Another reader picked up on the story I told about Stephen Sondheim and his play, Sunday in the Park with George, inspired by the Georges Seurat painting. He noted the work’s pointillist style, where its dots, as in a mosaic, together form something different and bigger than its individual pieces. The reader also took on my challenge to the Youth Council of the Art Gallery of Ontario of what should go up on the museum’s walls, if other things came down, that would better express them and their Canada:
“The Future Wall of Canada Would Be Linguistic Word Art: Canada Foundation Built For Universal Family. Connect Your Dots. Realize Your Magnificence. Discover Your Tapestry. Together We Unfold. Play It Again Sport. Live It All.”
One reader noted the few number of women interviewed. Several readers made reference to Canadians’ treatment of Aboriginal Peoples, and how this haunts the pride in Canada they would otherwise feel.
Many others talked about politics and politicians. It was coincidental, but interesting, that the first page of the Staron Canada Day juxtaposed three articles, a long interview with Calgary’s mayor Naheed Nenshi, and two shorter articles, one on Rob Ford about his first public address after a two-month program in drug rehabilitation, and the other on the federal byelections held the day before. Side by side were the poetry of Canada Day and the prose of politics.
It is the job of every politician to understand the country he or she represents, what it is, what it was, what is in it to be, and to reflect that country in its party’s policies and platform. But instead, party platforms begin with what a party is, what it was, and who its supporters are. This immense divide in approach results in the public not seeing itself or Canada in our politics, and walking away. I thought, in reading this Canada Day edition, in hearing what these Canadians had to say and what you had to say, what would a party platform look like developed this way — as a country/province/city, this is what we are; this is what we see in us; this is what we want to be? Then for the parties to tell us — this is how we would get you there.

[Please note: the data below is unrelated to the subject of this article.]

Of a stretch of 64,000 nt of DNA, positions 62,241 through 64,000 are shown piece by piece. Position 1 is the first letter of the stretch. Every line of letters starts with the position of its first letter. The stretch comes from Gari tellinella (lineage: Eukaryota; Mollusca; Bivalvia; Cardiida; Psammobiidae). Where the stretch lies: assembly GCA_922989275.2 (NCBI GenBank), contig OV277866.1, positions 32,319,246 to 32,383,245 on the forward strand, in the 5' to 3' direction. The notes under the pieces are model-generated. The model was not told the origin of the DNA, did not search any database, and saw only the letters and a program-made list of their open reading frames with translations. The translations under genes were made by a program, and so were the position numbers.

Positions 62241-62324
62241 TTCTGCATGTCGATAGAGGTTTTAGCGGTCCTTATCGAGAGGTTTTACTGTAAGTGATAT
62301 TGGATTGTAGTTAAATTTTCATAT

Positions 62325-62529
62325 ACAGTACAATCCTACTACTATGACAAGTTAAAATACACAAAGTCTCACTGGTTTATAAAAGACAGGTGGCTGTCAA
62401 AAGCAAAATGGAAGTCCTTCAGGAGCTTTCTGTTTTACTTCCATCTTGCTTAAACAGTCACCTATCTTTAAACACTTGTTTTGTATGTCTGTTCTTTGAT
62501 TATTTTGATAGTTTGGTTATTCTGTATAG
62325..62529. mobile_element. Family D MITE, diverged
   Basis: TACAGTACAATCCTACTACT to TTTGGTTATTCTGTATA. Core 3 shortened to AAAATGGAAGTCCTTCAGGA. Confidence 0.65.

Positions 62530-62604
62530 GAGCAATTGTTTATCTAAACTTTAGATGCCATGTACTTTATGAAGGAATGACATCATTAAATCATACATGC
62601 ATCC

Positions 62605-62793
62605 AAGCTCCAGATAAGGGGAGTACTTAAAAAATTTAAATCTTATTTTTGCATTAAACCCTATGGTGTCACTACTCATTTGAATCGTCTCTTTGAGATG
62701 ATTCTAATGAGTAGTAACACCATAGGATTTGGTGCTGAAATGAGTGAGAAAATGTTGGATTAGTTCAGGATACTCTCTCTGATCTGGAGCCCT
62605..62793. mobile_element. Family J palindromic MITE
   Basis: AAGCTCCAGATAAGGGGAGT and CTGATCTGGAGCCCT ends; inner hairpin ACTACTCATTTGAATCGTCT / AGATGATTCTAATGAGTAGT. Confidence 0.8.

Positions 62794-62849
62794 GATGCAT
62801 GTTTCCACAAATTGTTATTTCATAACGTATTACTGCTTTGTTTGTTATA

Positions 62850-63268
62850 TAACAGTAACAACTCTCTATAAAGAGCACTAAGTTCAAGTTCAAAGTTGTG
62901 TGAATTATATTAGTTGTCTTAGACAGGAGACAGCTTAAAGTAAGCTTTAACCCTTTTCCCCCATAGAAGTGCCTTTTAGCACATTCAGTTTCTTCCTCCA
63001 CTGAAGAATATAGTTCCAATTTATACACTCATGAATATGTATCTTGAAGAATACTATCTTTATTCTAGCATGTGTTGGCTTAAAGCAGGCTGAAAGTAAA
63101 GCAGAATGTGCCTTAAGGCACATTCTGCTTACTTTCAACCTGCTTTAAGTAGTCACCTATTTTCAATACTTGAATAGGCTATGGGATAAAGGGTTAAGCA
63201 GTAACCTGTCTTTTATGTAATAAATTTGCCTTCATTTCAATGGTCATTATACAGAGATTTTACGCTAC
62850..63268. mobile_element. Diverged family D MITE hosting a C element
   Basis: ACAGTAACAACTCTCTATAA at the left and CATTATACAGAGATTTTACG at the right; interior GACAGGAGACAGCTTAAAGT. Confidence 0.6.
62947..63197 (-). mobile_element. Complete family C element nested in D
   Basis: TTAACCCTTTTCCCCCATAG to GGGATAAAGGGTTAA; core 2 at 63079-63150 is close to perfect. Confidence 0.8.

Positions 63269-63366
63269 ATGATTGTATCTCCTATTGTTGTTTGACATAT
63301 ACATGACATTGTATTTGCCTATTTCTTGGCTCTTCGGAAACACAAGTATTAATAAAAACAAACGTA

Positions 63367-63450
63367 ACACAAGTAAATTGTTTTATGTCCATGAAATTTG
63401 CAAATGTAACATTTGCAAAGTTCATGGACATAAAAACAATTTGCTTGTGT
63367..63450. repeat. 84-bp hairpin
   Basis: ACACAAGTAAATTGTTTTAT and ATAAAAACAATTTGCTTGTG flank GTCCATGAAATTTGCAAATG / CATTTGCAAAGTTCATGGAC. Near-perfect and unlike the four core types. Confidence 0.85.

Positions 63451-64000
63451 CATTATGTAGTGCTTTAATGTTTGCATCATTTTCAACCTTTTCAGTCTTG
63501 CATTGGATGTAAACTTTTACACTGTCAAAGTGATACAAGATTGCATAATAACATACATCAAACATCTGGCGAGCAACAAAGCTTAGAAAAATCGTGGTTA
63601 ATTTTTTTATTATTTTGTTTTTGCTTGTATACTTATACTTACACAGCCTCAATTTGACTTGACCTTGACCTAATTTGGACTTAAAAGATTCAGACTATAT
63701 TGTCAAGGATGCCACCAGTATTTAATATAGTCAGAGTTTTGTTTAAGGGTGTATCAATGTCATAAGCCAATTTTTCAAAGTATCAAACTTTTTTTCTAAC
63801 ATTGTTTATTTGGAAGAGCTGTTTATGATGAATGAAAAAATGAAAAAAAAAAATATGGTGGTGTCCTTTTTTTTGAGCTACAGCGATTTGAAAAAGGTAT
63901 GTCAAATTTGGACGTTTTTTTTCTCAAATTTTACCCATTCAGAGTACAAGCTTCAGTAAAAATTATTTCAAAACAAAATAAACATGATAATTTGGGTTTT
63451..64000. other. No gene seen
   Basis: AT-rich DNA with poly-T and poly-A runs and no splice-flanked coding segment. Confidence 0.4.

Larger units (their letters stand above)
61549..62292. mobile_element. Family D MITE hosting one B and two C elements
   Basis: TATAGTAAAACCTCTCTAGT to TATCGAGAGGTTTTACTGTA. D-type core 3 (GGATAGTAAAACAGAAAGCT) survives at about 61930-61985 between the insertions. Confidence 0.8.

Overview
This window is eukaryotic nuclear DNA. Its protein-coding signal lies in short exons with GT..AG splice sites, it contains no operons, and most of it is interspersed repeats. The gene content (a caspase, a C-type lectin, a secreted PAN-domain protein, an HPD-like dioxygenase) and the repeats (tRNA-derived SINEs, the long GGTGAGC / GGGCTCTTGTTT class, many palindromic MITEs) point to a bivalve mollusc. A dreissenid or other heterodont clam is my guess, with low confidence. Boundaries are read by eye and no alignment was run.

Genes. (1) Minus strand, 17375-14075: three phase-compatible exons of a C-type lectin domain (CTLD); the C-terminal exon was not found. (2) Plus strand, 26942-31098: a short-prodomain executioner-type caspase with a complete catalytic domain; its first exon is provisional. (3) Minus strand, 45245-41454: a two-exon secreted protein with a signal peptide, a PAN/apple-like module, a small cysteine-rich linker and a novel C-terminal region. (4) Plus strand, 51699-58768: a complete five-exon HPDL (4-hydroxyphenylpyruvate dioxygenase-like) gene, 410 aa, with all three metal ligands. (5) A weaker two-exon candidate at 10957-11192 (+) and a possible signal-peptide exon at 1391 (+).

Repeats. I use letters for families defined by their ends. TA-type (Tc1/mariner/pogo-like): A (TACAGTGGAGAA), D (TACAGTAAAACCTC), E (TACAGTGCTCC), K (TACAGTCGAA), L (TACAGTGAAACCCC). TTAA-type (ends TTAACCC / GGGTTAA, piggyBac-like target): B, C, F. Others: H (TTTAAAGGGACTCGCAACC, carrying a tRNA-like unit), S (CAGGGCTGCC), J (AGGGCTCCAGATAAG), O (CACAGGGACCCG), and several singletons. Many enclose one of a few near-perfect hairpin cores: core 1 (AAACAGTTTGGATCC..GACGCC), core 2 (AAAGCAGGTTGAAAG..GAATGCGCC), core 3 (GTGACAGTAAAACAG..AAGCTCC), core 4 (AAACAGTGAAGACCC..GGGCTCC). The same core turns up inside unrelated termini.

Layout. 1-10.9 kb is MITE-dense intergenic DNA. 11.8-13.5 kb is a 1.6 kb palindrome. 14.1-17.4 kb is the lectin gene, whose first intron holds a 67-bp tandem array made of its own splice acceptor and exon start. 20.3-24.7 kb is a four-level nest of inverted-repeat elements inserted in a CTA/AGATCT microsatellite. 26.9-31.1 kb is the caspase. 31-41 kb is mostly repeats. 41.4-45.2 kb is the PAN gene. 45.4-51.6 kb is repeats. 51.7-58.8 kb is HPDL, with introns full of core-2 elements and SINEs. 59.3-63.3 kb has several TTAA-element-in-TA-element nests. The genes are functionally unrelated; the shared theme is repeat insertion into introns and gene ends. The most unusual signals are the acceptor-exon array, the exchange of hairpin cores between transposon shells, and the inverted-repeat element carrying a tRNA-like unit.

It is often said that parties campaign in poetry and govern in prose. But really, parties first need to conceive their campaign in poetry before they apply the prose, and then govern in both prose and poetry. The poetry is the reason why, and can never be forgotten. “The Just Society,” “The New Deal,” “The Common Sense Revolution” are more than slogans.
James Orbinski, as many others did, talked about climate change. From banker and teacher Tiff Macklem, to novelist and social critic Margaret Atwood, in imagining Canada, the world and the future, they recognize climate change is what pushes every structure we have created, every way of thinking we have about ourselves, everything we have achieved, to the limit. It’s “the bomb” for this generation and for generations to come. It’s “the game changer.” As Orbinski put it in shuddering understatement, “good planets, even those that are a bit damaged, are hard to find.” He said he wasn’t “willing to expend one more calorie of energy on the debate about climate change.” The science, he states, is “unequivocal.” But in spite of this, far less has been done than is commensurate with the dimensions of the problem. Opponents to the science have needed only to create doubt, as they did with tobacco, as they did with lead. They know that doubt allows us not to have to do what seems too hard to do.
Orbinski sees the answer not in more science, but in art. In language and story that “helps us see a phenomenon and ourselves differently.” That gets inside us in the way prose, or science, cannot. Again, it’s the poetry. Sarah Polley talked of how in the future she wanted to do films that connected the personal and the political. Maybe she and Orbinski can work on climate change together.
Finally, beyond the specific points that arose out of the interviews was a collective feeling about Canada. Guarded, realistic, grounded, but nonetheless, hopeful, happy. (After all the qualifiers — what we don’t do well and aren’t), this is a pretty good place. And, as Polley put it, “the truth is we can do better.”
Now back to you, the reader. All this started with the Canada Day edition, then came your comments, now this follow-up article. Next, we’d like to hear from you again. Our Canada Day interviewees, it turned out, focused on three problems/possibilities of our future more than others — diversity, fairness (equality/poverty) and climate change. As Canadians, for us to become what is in us, what do you think our focus should be? And why? Is it one of these, or something else?